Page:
Mark Venezia brings a wealth of experience in management, country analysis and the securities business. During his nearly 30 years as Director of Global Fixed Income at Boston based Eaton Vance, he visited over 40 countries, his group traded the foreign exchange and securities of nearly twice as many, and he developed interests in foreign political systems and immigration. Mr. Venezia was previously Vice President of Network Utilities, the first options pricing provider to run off of a personal computer network. He left in 1984, to start Eaton Vance’s first mortgage-backed securities fund and, years later, the Global Macro Absolute Return Fund.


  1. avatar
    Richard Harris on

    The claim that retiring baby boomers implies a need for more immigrant labor to replace the retirees is completely false. We currently have 93 million people not in the labor force, not looking for work, due to lack of jobs. That is, we have a labor surplus of 93 million people. As baby boomers retire they can be replaced by members of the 93 million labor surplus. We don’t need any more excess labor to replace the baby boomers. Excess labor does not increase GDP. The excess labor merely sits on the sdelines creating a drain on the nations resources via welfare payments.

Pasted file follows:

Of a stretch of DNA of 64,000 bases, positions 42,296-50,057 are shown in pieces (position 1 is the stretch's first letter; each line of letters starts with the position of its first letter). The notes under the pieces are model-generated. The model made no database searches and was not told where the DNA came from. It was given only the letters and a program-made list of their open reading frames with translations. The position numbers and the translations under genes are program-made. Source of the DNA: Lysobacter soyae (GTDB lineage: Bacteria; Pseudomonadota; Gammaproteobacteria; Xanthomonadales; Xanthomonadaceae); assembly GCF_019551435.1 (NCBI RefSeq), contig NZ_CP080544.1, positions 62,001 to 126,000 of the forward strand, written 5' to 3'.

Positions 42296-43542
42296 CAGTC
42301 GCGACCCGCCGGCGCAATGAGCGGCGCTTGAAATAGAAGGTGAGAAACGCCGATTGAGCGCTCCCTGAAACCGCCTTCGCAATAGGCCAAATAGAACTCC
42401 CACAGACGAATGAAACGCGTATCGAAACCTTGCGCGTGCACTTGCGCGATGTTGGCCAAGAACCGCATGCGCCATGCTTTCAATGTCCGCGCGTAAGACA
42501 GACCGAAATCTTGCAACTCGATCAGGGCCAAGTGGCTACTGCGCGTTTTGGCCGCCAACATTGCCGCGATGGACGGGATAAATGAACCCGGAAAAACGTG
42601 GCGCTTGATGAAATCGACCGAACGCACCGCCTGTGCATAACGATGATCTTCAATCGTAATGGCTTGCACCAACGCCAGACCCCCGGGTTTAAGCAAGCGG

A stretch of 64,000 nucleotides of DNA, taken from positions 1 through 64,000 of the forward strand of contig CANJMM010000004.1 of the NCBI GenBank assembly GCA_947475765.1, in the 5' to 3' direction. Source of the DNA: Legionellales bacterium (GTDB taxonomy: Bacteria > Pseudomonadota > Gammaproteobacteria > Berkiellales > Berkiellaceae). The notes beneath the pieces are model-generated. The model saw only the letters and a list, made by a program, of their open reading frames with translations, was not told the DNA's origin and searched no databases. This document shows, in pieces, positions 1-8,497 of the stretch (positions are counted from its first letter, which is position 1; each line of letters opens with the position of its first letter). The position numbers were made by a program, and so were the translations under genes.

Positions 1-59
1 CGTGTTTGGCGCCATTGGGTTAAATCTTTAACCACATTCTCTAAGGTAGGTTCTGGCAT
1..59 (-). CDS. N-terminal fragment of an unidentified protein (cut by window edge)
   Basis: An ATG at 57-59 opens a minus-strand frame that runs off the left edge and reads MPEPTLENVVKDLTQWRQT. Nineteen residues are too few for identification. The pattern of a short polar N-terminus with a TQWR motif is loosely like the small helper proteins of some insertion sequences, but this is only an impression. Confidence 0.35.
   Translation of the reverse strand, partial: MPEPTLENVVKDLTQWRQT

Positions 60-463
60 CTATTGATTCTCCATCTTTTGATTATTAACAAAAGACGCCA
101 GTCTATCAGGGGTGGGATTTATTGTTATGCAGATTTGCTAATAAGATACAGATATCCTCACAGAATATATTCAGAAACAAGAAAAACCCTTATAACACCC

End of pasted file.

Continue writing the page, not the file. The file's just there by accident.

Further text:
2. avatar